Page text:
The story ideas for Beauty and the Beast: The Enchanted Christmas were originally planned at the time of Disney’s 1991 theatrical release. They were discussed both as parts of the original feature, and as a theatrical sequel titled Beauty and the Beast 2. It ended up as part of Disney’s plan to make direct-to-video sequels of its most popular theatrical animated releases. Beauty and the Beast: The Enchanted Christmas was produced by Walt Disney Television Animation and the short-lived Walt Disney Animation Canada subsidiary, and released direct-to-video on November 11, 1997; the same day as the TV Special.

Previous animated TV Specials were later released for home video for extra sales. Beauty and the Beast: The Enchanted Christmas was one of the first planned primarily for the home video market, with the TV Special as the afterthought.

Beauty and the Beast: The Enchanted Christmas was given the Disney treatment for awards. It won the World Animation Celebration’s “Best Direct to Video Production” and “Best Director of Home Video” awards, and was nominated for six others at ASIFA-Hollywood’s Annie Awards and at the Academy of Science Fiction, Fantasy, and Horror Films’ Saturn Awards.


An All Dogs Christmas Carol, directed by Paul Sabella and Gary Selvaggio. 73 minutes. November 17, 1998.

all0dogs-2509At the time that this was produced by Metro-Goldwyn-Mayer Animation, there was consideration of making it a theatrical release, at least abroad; following MGM Animation’s 1996 theatrical All Dogs Go to Heaven 2. Another proposed title was All Dogs Go to Heaven 3: It’s Christmastime! It ended up as an ABC-TV Special and an immediate direct-to-video release.

An All Dogs Christmas Carol was unlike the first two movies in that they starred Charlie Barkin and his friend, Itchy Ford, whereas the third feature stars their enemy, Carface Caruthers. Annabelle, a heavenly dog nursemaid, tells angelic puppies the story of how Carface saved Christmas despite himself. Charlie, Itchy, Sasha, and their friends are decorating an alley on Earth for Christmas. Carface and Killer break up the party with a mysterious whistle that instantly hypnotizes all the dogs, enabling them to steal all the presents, food, and Timmy’s operation money. Charlie tries to get them back, but the whistle makes it impossible. Carface and Killer got the whistle from Belladonna, Annnabelle’s demonic cousin, who plans to use a giant whistle to hypnotize all the dogs in town and order them to steal their humans’ presents. Charlie tries to scare Carface into giving everything back with Annabelle’s help by turning themselves into the three ghosts from Dickens’ A Christmas Carol. Itchy becomes the Ghost of Christmas Past; Annabelle the Ghost of Christmas Present, and Charlie the Ghost of Christmas Yet to Come. He tells Carface that, without the operation, Timmy will die, but that his death will cause Carface’s own death, sending the evil dog to Hell. Carface stops Belladonna’s giant whistle, saving everyone’s Christmas. Later, Carface and Killer return the presents, food, and money to the dogs, enabling them to resume their party.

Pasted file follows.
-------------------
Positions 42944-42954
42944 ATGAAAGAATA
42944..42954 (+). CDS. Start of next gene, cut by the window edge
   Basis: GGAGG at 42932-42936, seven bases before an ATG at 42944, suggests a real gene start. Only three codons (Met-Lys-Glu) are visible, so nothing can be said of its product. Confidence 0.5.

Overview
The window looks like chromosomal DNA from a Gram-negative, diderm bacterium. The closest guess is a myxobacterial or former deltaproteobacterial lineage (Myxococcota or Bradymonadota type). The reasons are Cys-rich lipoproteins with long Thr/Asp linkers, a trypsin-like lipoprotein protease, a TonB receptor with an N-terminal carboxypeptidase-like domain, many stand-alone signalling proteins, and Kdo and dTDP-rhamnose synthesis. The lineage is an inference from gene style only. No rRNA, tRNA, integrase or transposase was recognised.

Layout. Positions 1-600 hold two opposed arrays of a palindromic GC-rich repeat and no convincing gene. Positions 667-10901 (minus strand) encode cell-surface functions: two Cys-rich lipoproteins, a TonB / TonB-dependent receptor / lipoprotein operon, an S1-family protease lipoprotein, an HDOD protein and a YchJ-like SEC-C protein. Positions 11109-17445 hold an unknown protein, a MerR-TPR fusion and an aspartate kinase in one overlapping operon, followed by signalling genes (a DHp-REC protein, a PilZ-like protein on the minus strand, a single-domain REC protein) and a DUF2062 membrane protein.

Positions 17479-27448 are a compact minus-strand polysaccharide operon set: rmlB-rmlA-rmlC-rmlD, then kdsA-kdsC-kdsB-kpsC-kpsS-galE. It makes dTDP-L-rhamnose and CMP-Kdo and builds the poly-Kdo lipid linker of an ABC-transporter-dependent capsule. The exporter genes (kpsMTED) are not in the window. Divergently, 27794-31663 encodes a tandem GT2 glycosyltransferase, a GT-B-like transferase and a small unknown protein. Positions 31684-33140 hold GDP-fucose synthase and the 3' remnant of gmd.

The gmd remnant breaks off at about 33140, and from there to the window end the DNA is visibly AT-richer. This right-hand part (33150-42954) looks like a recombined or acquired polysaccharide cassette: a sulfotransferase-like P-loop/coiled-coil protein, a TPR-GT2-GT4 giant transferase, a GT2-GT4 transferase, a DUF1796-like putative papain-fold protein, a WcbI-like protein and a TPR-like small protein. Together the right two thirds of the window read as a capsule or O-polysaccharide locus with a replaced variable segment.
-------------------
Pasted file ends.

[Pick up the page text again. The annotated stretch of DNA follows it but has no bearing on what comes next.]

Next week: There’s plenty more Christmasy Cartoonz, but let’s get back to the French animation.

17 Comments

  • Rankin Bass actually did produce one cel-animated special before Frosty: “Cricket on the Hearth”, an hour-long adaptation of the Dickens story of the same name. It probably hasn’t been shown on TV in many years, and while it’s available on DVD, it’s still one of the studio’s most obscure Christmas titles. (It’s also, sad to say, not very good.)

    • I see that special was animated by TCJ (later named Eiken Co., Ltd.). I suppose that was one RB had to go somewhere else for Frosty afterwards, and Mushi Pro did a fine job on that special you forget the kind of trouble they must’ve had behind-the-scenes otherwise.

    • Further trivium: “Cricket” was originally an episode of a Danny Thomas series instead of a stand-alone special. Perhaps that put it on a smaller budget than “real” specials. The earliest ones, like Magoo, weren’t expected to generate much cash beyond the first showing, but as prestige projects with deep-pocketed sponsors they could spend a bit more.